PSRCHIVE user documentation: pat

1.0 Purpose

pat is used to determine the time of arrival (TOA) of each integrated Profile in an Archive. It can use a variety of methods to determine the phase shift between each Profile and a standard template. This shift is added to the reference epoch of the Integration in which the Profile resides to give the representative site arrival time. These TOAs can then be analysed with TEMPO or TEMPO2.

2.0 Usage

pat is very easy to use, all commands are of the form
pat options filenames
where the options allow the user to specify a standard template profile, the fitting algorithm to use, the output format and several other small configuration parameters. For a full list of options, use
pat -h
. Multiple filenames can be specified on the command line either individually or using wildcard characters.

3.0 Algorithms

At the present time, pat can use any one of five algorithms to determine the phase shift between the standard template and the observed Profile.
  • Fourier Phase Gradient (PGS) This algorithm was described By J. Taylor in the Philosophical Transactions of the Royal Society of London A, 1992, 341, 117. It takes advantage of a property of the Fourier transform known as the "shift theorem", which states that the Fourier transform of a function and a shifted copy of the function differ only by a linear phase gradient. Fitting for this gradient in the Fourier domain can determine the shift between two similar Profiles. This algorithm is very precise when the S/N of the Profile is high.
  • Gaussian Interpolation Shift (GIS) This algorithm was described by Hotan, Bailes and Ord in the Monthly Notices of the Royal Astronomical Society, 362, 1267. pat calculates the discrete cross correlation function of the Profile with the template and a Gaussian curve is then fitted to the resulting points to allow interpolation between each phase bin. In this manner, TOAs can be determined to within approximately 1/10 of the width of an individual phase bin. This algorithm is less susceptible to noise contamination than the PGS method, but is less precise when the S/N is high.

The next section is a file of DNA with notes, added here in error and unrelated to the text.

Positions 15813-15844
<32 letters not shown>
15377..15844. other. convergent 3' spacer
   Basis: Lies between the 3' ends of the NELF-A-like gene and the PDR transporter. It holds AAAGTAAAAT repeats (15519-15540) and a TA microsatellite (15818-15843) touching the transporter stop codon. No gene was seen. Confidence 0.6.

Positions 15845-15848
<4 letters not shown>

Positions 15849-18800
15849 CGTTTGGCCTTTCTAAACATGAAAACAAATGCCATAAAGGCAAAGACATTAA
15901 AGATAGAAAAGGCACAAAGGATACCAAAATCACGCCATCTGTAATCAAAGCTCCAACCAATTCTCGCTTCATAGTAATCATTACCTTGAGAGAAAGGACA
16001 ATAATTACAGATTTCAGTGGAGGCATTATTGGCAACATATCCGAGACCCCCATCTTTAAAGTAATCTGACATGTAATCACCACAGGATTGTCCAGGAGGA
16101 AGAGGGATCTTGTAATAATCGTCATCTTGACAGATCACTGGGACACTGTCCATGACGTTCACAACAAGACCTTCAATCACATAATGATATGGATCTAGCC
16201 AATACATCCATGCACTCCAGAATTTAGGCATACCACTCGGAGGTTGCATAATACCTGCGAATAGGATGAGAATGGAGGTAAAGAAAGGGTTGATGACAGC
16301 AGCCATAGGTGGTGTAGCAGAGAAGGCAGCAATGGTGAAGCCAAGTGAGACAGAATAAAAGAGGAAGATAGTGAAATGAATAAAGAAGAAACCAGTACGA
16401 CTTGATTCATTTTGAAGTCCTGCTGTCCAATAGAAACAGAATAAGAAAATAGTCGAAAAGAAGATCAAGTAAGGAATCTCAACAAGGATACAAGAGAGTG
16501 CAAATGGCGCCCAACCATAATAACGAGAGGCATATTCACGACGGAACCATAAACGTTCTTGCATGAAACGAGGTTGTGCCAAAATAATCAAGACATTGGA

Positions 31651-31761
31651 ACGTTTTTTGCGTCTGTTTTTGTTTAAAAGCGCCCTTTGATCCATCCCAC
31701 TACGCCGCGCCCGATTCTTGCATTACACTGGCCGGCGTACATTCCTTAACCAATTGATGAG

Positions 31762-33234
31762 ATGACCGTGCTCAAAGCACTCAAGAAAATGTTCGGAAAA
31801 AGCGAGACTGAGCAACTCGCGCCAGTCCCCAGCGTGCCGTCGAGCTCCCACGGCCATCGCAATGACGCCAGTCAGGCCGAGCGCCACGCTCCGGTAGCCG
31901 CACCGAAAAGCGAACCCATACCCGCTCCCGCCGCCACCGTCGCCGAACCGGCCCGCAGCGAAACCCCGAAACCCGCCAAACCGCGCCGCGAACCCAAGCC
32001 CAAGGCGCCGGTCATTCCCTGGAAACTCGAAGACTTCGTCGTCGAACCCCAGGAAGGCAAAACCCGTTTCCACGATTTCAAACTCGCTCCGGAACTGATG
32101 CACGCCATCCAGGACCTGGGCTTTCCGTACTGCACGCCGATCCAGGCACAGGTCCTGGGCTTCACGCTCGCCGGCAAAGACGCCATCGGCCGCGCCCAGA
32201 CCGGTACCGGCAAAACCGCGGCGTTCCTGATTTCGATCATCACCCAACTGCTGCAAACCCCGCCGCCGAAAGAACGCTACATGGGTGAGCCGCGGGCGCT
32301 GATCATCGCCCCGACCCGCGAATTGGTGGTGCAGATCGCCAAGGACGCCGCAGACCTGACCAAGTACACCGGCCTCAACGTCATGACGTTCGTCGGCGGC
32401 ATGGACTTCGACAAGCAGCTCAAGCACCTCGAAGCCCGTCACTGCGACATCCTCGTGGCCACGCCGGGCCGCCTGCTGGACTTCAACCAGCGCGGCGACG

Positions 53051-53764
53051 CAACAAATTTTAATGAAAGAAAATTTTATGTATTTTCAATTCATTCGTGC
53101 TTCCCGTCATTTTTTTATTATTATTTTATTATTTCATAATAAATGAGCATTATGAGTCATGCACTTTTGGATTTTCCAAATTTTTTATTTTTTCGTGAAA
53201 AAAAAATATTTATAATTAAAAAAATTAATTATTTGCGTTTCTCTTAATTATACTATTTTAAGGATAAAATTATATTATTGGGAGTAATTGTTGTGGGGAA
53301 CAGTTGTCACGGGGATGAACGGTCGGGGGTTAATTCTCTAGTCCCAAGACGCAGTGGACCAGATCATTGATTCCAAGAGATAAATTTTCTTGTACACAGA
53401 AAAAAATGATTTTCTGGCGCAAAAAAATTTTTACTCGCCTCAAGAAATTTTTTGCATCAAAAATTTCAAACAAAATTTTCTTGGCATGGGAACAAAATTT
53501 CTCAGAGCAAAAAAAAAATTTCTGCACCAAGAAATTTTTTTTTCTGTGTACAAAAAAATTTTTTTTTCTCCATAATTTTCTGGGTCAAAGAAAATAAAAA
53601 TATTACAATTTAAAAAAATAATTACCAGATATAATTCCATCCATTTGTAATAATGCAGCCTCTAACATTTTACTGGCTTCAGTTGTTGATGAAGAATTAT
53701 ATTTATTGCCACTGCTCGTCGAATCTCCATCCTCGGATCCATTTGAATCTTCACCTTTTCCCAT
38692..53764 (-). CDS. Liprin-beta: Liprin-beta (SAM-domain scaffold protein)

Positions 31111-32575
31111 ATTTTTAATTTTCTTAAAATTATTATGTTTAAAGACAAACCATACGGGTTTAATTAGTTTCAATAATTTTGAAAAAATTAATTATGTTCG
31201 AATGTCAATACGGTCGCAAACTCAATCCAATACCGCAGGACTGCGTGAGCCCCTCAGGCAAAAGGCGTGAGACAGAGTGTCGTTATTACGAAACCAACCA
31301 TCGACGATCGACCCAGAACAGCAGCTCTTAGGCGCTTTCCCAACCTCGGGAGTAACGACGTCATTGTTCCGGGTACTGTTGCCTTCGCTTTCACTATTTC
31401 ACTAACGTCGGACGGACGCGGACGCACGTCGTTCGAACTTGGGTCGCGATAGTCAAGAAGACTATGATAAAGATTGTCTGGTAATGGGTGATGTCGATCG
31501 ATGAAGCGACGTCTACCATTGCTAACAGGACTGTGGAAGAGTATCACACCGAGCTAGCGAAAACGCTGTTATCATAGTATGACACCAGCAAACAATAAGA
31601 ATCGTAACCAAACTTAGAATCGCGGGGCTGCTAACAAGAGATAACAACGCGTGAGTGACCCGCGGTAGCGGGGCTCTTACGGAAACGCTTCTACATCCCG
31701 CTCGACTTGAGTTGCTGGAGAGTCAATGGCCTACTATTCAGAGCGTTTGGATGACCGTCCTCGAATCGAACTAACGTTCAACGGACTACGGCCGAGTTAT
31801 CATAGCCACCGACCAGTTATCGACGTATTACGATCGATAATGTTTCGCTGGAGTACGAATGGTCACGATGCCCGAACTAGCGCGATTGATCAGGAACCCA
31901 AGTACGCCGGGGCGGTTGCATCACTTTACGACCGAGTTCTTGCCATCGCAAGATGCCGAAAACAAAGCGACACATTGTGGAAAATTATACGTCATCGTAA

• Parabolic Interpolation Shift (PIS) This is the oldest method available. It is very similar to the GIS method, but uses only the peak bin of the cross correlation function and one bin on either side to define a parabola that is used for interpolation.
  • Zero Pad Fitting (ZPF)This method interpolates the cross correlation function by Fourier transforming, padding the result with zeroes and transforming back to the time domain. It is somewhat experimental and the error estimate it returns is not reliable.
  • Sinc Interpolation Shift (SIS) This algorithm is similar in effect to the ZPF method.
All of the above methods fit only the Stokes I profile. The user can also choose to fit the full polarimetric profile in the Fourier domain using an algorithm described by van Straten in the Astrophysical Journal (in press). Normally, the standard template profile is loaded from a Pulsar::Archive, but it is also possible to use an analytic standard template constructed from Gaussian components. pat is compatible with multiple TOA output formats, including parkes, itoa, princeton and the more modern tempo2 format. Additional flags can be added to the default output when using the tempo2 format, allowing the user to carry extra information (like the name of the instrument used to record the data) along with the TOAs.

4.0 Testing and examples

Typically, pat will be invoked in the following fashion:
pat -A GIS -s std.rf *.rf 
The above command prints a formatted list containing the TOAs and associated information like frequency and uncertainty. If no algorithm is specified (with the -A option), the PGS method is used.

5.0 Known bugs and features that require implementation

  • None at this time.